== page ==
The Committee for Greater Shepparton says there is a great opportunity for Greater Shepparton manufacturers to get a competitive edge, if some of the expected benefits from a recommended overhaul to the national electricity market become a reality.
Households could save more than $400 a year on power bills under a proposed major reset of Australia’s ‘‘broken’’ electricity market.
The Australian Competition and Consumer Commission released its long-awaited report into the energy sector on Wednesday, detailing ways to tackle skyrocketing power costs.
Businesses could also save up to $750 a year, and even as much as $2250 if they shop around for the best discounts.
C4GS chief executive Sam Birrell said slashing energy prices would benefit household consumers as well as present lucrative opportunities for the Goulburn Valley’s major employers and producers.
More than two million small and medium businesses could save an average of 24 per cent on their bills under the ACCC’s recommendations.
Commercial and industrial customers could have electricity costs drop by 26 per cent.
Mr Birrell said if such decreases came to pass, it would mark a ‘‘huge win for local production’’ and the potential for competitive advantage in foreign markets.
‘‘Particularly those who are competing against people with different power input costs,’’ he said.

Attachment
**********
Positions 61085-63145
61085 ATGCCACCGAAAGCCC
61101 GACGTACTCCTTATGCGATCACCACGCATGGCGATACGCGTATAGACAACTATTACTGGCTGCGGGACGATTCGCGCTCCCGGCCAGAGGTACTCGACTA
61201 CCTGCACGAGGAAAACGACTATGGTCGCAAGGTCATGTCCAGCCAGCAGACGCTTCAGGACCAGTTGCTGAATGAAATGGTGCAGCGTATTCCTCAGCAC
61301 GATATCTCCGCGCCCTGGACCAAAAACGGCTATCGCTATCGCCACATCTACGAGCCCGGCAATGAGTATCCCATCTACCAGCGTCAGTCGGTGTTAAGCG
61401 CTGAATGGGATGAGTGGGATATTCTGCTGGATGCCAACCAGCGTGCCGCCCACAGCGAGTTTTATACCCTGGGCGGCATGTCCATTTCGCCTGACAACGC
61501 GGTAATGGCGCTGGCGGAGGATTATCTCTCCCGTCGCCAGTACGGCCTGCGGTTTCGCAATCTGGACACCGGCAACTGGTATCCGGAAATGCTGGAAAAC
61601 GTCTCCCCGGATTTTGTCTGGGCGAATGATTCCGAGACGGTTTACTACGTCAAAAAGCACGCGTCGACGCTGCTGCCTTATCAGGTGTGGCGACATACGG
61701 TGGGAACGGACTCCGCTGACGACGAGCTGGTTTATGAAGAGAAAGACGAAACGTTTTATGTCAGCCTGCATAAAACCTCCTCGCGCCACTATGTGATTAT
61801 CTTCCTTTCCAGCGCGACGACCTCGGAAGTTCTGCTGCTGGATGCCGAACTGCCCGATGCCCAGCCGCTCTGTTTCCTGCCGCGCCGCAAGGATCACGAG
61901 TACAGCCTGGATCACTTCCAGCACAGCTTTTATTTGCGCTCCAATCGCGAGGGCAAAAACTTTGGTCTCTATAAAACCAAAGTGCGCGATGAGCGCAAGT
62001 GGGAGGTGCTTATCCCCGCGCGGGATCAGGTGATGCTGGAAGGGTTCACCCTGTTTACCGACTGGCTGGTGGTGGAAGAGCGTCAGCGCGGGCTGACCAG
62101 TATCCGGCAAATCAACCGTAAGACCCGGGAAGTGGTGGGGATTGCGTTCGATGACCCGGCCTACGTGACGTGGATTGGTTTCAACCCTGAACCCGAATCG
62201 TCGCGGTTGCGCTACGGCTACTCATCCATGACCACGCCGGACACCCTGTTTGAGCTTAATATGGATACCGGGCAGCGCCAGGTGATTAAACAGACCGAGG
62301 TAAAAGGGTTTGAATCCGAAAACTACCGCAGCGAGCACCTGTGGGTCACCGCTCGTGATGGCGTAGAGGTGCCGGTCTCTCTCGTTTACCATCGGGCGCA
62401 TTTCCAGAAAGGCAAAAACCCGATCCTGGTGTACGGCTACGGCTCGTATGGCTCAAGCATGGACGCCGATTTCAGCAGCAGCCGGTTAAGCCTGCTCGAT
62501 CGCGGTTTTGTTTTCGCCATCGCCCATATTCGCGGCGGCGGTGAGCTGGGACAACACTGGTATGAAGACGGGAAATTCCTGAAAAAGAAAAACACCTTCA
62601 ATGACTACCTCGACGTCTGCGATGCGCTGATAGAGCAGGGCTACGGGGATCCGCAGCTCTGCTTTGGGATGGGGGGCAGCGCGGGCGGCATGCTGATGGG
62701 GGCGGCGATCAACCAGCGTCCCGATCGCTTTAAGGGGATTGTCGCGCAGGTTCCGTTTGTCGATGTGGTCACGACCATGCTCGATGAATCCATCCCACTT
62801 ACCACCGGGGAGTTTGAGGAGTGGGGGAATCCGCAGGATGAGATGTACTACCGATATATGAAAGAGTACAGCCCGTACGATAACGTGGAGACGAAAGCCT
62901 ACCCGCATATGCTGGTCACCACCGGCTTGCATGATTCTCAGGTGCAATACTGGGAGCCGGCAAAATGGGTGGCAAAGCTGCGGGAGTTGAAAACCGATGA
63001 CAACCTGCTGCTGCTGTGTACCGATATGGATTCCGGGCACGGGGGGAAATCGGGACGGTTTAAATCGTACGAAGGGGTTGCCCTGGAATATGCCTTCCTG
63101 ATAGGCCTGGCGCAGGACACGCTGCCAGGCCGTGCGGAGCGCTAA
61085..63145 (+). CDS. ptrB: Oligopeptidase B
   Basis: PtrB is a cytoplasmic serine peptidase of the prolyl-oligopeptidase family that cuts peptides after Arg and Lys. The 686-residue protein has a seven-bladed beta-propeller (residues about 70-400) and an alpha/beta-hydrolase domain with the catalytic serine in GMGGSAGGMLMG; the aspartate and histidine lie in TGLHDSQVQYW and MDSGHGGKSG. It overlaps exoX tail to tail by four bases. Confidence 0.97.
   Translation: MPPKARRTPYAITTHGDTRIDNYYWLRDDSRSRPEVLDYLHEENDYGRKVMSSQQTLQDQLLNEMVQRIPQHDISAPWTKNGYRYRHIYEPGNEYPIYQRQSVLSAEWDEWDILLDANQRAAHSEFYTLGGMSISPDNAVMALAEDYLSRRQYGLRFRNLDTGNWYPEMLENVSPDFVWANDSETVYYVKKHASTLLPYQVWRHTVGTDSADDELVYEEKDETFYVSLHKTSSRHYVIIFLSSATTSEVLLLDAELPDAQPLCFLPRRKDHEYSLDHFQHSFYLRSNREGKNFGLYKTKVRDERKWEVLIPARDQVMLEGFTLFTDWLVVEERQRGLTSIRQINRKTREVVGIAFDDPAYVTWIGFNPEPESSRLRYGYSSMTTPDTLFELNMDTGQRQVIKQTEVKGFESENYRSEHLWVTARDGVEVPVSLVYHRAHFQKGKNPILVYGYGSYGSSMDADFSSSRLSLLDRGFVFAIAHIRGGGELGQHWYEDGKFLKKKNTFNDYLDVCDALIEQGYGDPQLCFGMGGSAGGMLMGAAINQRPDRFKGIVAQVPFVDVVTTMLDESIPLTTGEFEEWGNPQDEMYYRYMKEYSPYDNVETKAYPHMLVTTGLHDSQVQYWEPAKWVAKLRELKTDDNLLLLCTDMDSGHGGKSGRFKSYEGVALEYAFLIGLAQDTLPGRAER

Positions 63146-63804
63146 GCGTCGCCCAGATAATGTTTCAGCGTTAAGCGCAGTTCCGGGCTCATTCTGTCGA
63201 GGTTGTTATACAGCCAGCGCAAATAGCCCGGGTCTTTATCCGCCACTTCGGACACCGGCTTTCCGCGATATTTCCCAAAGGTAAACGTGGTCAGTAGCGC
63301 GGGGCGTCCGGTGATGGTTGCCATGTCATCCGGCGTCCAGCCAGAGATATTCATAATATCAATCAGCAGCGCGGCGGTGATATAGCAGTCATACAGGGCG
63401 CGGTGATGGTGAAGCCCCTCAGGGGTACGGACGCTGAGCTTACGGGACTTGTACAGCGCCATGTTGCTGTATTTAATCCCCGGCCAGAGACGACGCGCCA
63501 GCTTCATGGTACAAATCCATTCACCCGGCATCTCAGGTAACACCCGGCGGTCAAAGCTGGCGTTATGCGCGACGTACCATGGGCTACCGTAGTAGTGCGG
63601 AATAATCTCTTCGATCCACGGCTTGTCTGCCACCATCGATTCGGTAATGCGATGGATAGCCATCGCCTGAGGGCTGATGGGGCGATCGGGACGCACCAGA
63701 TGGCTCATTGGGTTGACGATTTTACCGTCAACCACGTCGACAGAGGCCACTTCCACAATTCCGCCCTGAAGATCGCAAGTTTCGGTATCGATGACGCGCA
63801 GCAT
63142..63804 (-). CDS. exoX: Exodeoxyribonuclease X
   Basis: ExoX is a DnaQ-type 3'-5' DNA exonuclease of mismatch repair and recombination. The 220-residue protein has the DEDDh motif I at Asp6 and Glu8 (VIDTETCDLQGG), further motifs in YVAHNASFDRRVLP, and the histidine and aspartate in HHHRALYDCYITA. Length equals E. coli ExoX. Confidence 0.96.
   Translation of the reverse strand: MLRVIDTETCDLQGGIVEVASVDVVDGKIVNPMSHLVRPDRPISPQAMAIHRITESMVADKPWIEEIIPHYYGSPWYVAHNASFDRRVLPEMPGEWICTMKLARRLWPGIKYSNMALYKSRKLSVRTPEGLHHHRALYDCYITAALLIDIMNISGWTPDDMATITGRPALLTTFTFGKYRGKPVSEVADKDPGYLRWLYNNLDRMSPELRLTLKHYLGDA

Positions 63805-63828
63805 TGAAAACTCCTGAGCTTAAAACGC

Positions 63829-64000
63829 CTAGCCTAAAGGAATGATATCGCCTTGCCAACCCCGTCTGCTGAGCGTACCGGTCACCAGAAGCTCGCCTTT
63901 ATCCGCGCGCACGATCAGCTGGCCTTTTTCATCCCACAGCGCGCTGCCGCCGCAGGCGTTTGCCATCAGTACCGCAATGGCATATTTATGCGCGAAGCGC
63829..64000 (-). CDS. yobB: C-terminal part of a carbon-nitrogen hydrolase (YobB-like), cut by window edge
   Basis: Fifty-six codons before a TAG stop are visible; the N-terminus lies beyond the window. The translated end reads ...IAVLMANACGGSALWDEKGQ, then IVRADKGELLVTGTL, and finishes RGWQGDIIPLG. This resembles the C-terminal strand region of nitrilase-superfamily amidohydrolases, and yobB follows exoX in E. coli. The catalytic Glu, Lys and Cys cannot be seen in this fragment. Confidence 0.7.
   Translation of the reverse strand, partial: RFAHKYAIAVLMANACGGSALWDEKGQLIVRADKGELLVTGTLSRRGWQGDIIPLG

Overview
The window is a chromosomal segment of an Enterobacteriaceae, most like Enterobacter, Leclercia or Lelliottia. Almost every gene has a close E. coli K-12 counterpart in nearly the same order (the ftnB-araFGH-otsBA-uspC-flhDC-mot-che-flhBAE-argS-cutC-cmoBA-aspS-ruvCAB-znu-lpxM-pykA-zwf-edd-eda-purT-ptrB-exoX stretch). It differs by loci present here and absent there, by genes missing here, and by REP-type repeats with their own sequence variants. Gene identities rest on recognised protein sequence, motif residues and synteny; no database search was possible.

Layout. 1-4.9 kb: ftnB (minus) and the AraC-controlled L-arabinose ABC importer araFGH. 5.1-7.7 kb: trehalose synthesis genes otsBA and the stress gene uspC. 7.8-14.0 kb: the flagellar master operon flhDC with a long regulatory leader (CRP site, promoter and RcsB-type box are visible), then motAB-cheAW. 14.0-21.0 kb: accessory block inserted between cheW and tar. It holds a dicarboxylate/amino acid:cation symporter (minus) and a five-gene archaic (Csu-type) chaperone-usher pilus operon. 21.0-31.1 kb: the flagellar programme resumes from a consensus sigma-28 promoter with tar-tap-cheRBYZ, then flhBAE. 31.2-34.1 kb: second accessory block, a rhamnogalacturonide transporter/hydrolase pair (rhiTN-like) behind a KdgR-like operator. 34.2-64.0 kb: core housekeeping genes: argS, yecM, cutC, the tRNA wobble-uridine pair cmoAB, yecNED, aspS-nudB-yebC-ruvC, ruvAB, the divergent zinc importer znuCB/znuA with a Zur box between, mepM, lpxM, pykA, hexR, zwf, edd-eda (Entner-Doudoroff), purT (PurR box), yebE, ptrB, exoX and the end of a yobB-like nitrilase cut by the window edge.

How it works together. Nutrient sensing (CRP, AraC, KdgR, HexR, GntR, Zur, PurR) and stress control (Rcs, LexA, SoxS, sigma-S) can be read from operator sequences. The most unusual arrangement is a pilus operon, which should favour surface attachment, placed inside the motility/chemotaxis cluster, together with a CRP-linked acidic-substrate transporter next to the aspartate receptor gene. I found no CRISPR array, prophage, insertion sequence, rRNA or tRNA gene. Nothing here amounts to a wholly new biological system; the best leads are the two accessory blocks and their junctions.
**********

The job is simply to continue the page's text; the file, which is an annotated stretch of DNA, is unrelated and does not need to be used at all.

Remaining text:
‘‘It levels the playing field, for fruit packaging, milk factories, with our competitors.’’
Mr Birrell pointed to significantly higher labour and transport costs in Australia compared with competitors.
‘‘If we have significantly higher power costs and water costs, there comes a point where you’re no longer competitive.’’
‘‘Anything that can be done to reduce any of those inputs while retaining quality can be beneficial to those businesses,’’ he said. ‘‘We’re probably not going to reduce labour costs, therefore we need to automate more, be more efficient ... that requires energy.’’
Mr Birrell described Greater Shepparton as a manufacturing city and suggested manufacturing in the Goulburn Valley could be on the increase during the next five years.
‘‘And one of major inputs to manufacturing is energy,’’ he said.
‘‘Provision of energy is not a free market service.’’
‘‘It’s a critical input to business that drives the Australian economy, and in particular in a manufacturing region such as ours.’’
ACCC chairman Rod Sims said he estimated bills could drop up to 25 per cent for the average household if the report’s 56 recommendations were all implemented.
He said a decade of poor policy decisions had caused serious affordability problems for consumers and businesses.
‘‘The national electricity market is largely broken and needs to be reset,’’ he said.
A key measure would be forcing retailers to offer a benchmark price near the middle of the market.
— With AAP